Business Day (Johannesburg)

South Africa: Authority Develops Retrenched Miners

Johannesburg — PROVIDING technical skills to retrenched mineworkers would reduce illegal mining and empower them to become mining entrepreneurs, Mining Qualifications Authority CEO Livhu Nengovhela said last week.

Mining sector job losses had pushed former mineworkers to participate in illegal mining, he said.

Illegal mining is dangerous and costly to the industry. More than 60 illegal miners in the Free State died in an underground fire in June. A similar incident was reported from a mine in Barberton, Mpumalanga. The value of gold lost through illegal mining in recent years is estimated at more than R5,6bn.

Nengovhela said the authority had begun a small project to train what he referred to as "small-scale miners" to operate their businesses legally. "We are visiting provinces throughout the country through our small-scale mining project," he said. "We are able to assist illegal miners so that they can operate legally. We want them to operate their activities in a legal way so that they can be recognised by the Department of Mineral Resources."

Nengovhela was addressing reporters in Johannesburg on sectoral education and training authorities in relation to economic demands and pressure from the government to address skills shortages.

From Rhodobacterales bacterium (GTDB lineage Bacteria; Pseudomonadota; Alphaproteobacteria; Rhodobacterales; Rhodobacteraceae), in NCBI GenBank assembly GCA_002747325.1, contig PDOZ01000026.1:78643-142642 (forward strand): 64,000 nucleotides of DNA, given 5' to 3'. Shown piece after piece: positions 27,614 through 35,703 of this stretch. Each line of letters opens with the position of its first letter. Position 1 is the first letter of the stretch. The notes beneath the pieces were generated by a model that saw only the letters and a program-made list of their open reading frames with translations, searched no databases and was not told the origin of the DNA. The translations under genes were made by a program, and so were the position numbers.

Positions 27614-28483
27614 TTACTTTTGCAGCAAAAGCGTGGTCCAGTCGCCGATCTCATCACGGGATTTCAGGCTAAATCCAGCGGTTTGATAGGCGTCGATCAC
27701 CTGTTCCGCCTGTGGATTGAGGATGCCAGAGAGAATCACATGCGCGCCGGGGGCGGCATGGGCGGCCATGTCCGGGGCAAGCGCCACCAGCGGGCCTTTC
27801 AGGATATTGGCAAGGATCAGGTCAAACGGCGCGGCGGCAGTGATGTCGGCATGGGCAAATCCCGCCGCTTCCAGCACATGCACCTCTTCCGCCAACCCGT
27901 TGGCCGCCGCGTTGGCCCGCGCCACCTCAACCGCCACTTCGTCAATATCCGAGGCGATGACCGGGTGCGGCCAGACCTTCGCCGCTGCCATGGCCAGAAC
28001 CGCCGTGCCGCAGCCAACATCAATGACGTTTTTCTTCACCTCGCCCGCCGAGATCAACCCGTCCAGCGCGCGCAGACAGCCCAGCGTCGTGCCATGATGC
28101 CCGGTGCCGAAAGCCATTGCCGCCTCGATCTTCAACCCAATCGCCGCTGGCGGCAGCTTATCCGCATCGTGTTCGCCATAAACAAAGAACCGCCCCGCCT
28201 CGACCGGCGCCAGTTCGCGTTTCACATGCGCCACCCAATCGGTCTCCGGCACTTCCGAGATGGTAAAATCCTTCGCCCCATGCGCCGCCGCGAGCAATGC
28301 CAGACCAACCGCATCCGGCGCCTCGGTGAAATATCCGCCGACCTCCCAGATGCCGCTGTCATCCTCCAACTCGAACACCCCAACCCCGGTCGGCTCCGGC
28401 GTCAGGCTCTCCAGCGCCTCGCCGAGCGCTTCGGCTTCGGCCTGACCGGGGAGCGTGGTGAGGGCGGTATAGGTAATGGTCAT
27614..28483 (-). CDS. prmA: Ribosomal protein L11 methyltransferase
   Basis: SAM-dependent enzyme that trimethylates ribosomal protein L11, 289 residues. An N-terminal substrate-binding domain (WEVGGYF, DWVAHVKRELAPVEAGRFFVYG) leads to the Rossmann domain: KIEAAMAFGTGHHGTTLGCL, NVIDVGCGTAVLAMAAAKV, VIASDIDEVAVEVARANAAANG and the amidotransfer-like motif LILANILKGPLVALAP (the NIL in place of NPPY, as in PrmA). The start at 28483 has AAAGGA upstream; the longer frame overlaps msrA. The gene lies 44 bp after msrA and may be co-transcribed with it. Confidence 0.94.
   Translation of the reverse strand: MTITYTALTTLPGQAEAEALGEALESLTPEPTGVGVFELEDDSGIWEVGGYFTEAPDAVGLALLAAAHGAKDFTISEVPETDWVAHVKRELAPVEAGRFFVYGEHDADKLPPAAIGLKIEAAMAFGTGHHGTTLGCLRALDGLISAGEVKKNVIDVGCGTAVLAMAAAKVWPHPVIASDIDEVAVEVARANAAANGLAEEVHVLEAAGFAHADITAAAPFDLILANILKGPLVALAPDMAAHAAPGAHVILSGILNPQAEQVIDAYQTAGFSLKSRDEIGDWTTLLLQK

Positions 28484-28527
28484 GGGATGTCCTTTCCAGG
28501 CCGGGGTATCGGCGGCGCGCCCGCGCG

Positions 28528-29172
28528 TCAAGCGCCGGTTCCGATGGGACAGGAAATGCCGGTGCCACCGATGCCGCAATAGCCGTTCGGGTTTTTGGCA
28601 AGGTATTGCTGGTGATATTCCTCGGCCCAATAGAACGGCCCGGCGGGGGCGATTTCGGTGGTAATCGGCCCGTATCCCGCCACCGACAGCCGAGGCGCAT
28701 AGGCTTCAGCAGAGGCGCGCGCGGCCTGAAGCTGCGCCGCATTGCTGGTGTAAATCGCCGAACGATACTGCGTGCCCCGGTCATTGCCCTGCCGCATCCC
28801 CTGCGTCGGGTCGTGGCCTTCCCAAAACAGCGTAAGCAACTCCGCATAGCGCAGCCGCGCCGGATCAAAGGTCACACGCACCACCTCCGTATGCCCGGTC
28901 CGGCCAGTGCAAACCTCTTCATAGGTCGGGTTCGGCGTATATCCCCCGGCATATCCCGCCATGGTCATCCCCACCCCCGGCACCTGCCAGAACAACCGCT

He said the authority had trained mineworkers in diamond mining and on environmental and legislative issues, using accredited service providers. "Out of the R3m that was budgeted for the project, we have trained (more than) 350 miners.

"Most of them are successful mining entrepreneurs," he said.

The authority also hoped to increase participation of women in the mining sector. Referring to learnerships generally, Nengovhela said 1947 women had been trained by the authority.

Nengovhela said the authority's training provided "opportunities to miners to improve their income earning capacity beyond the mine".

He said training and development of retrenched employees through lay-off schemes was also a priority.

"The current economic recession and job losses in the sector was a major challenge to us," he said.

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